We need leadership where nothing else will do. Having managed our way into this shrinking corner, the people long for leaders who’ll rescue us from the trap of being born without the privileges of wealth. In the world, this is a bad place to exist. How do faithful people then respond? Do we challenge the hegemony that is slipping into the deep abyss of obsolescence? Or, in the name familiarity, stick with the culture’s promise of the American Dream. And, if information is power in a connected universe, then what do we do with it? The cultural war today is largely one over information and the conflict over whose information will reign over all?

This brings us to the focal point of the 21st Century’s culture war — the business of news.

The news is a self‐governing institution in the U.S. We have the First Amendment to thank for that, although that freedom is under attack on many fronts today. It has to be self‐governing, because of the watchdog role it plays over government. We can’t have the press governed in any other way, especially by that same government. Any person with even an ounce of reason can understand this.

And self‐government means exactly that. The news industry abides by a code of ethics that means much more to its denizens than the average person thinks. Failure to follow this code is required when presenting point‐of‐view journalism as “news,” for at that point, they fall out of the protections of those who use the code to govern their practice. Again, this is not an unreasonable premise for an institution of the West that can have no outside governance.

The bias of the news is that its mission is towards what’s new. It doesn’t qualify to the mission, if it isn’t new. Like it or not, this is inherent to the industry and cannot be denied. But, and here’s where it gets tricky, embracing the new is not a political position. It’s a bias, yes, but it is not a political bias for that would likewise be contrary to its real bias. If there is an exception to this, it would fall into the category of unsupported enthusiasm for that which is new. What we must realize, however, is that those who profit most from the accusation of political bias are those who themselves are guilty of spreading political talking points as news. Conservative news is not a response to the political liberalization of the press; it’s a pro‐active tactic in a one‐sided propaganda war. It’s meant to accomplish two things: one, to convince everyday people that their only enemy is the evil‐intended political left, the mouthpiece of which is the liberal press. Two, that since there is a liberal press, it is right and justified that there should also be a conservative press. With this false narrative, they place themselves in the same arena with the real journalists, those who abide by a code of ethics, which prohibits them from behaving in the manner with which they’re being accused.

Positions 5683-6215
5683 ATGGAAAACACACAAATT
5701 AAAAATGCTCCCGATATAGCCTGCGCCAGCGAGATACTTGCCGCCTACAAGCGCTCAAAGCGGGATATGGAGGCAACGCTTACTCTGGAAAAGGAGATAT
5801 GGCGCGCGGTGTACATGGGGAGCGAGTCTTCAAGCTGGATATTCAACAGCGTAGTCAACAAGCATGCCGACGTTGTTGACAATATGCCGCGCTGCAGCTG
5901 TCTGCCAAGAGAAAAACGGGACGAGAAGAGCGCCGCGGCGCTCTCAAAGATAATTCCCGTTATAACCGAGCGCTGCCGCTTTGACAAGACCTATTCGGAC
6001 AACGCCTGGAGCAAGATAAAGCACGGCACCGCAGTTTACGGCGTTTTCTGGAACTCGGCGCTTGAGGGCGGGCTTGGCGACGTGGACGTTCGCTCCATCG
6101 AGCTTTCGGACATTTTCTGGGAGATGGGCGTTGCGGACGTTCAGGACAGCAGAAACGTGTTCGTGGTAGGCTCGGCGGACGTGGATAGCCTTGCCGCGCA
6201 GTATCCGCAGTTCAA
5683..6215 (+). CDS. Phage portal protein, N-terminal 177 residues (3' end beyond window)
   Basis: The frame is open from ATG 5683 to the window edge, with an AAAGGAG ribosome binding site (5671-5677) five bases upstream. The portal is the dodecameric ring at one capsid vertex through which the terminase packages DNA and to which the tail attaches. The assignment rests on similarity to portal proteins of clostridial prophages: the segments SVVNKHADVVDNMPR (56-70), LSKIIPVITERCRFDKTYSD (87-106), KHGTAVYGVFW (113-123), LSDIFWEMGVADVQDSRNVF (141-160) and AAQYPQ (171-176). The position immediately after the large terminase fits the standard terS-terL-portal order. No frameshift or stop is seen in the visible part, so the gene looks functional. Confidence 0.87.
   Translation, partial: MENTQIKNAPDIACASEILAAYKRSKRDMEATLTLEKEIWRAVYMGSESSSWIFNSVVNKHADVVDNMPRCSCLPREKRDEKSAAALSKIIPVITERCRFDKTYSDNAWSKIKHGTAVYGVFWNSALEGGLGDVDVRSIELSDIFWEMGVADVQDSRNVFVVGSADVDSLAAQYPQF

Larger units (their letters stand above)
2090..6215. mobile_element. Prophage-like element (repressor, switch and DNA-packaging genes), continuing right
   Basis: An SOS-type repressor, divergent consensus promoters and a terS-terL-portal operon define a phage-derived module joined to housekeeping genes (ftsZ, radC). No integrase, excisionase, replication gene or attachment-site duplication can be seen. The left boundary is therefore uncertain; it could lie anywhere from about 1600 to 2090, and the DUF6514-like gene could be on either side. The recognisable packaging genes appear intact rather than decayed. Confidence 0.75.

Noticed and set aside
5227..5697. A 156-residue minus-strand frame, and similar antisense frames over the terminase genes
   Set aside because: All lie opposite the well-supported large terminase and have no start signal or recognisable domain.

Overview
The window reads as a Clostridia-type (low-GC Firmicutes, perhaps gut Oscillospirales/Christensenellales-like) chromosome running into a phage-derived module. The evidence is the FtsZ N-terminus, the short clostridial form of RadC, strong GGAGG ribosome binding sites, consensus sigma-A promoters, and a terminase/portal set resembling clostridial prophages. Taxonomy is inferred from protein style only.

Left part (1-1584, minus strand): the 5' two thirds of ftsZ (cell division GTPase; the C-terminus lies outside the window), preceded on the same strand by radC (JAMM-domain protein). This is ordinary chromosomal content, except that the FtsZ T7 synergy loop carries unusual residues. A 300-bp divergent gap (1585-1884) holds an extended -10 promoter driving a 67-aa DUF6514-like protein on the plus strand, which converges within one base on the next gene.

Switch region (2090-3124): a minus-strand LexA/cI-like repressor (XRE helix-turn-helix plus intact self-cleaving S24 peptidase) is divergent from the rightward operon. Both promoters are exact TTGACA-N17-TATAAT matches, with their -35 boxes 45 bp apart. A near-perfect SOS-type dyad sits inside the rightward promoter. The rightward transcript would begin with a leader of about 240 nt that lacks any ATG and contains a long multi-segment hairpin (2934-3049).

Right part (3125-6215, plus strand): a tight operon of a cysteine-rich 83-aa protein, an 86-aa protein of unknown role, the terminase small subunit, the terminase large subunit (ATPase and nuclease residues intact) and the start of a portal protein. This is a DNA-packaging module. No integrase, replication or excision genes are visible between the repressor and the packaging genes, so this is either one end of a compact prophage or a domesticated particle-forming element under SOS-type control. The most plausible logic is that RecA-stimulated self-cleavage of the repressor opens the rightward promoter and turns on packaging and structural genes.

So what happens when an organization calls itself “news” but refuses to be self‐governed according to what the institution requires? Many things, but especially a rejection by the institution, and this is significant, for it’s not the point‐of‐view, per se, that’s being called into question but the organization’s insistence that it is, in fact, playing by the rules when it so clearly is not. Moreover, in order to grant itself the protections afforded those who do play by the rules, the organization must attempt to paint the entire institution with the broad brush of identical — albeit opposite — bias, In other words, the organization must claim that it is simply a response to the politics of the institution. Such a claim doesn’t have to be true in order to be pressed, and this is what infuriates those who are, indeed, functioning with the self‐governance provided by the institution.

This is where we are today in the struggle for information control, and if we’re not careful, we’ll find ourselves permanently assigned to the status of needy, a position from which there is no escape.

We are living in times of shifting cultural norms. America is no longer a white nation, and this shows no signs of abatement. We can either accept this or kick against it, but if we’re going to assume the latter position, we must be prepared for a future of weeping and gnashing of teeth, for their really is zero hope of going backwards.

The answers are in our connectivity. If not, today’s hierarchies wouldn’t be so desperately afraid of it?

Welcome to the culture wars of the 2020s and beyond.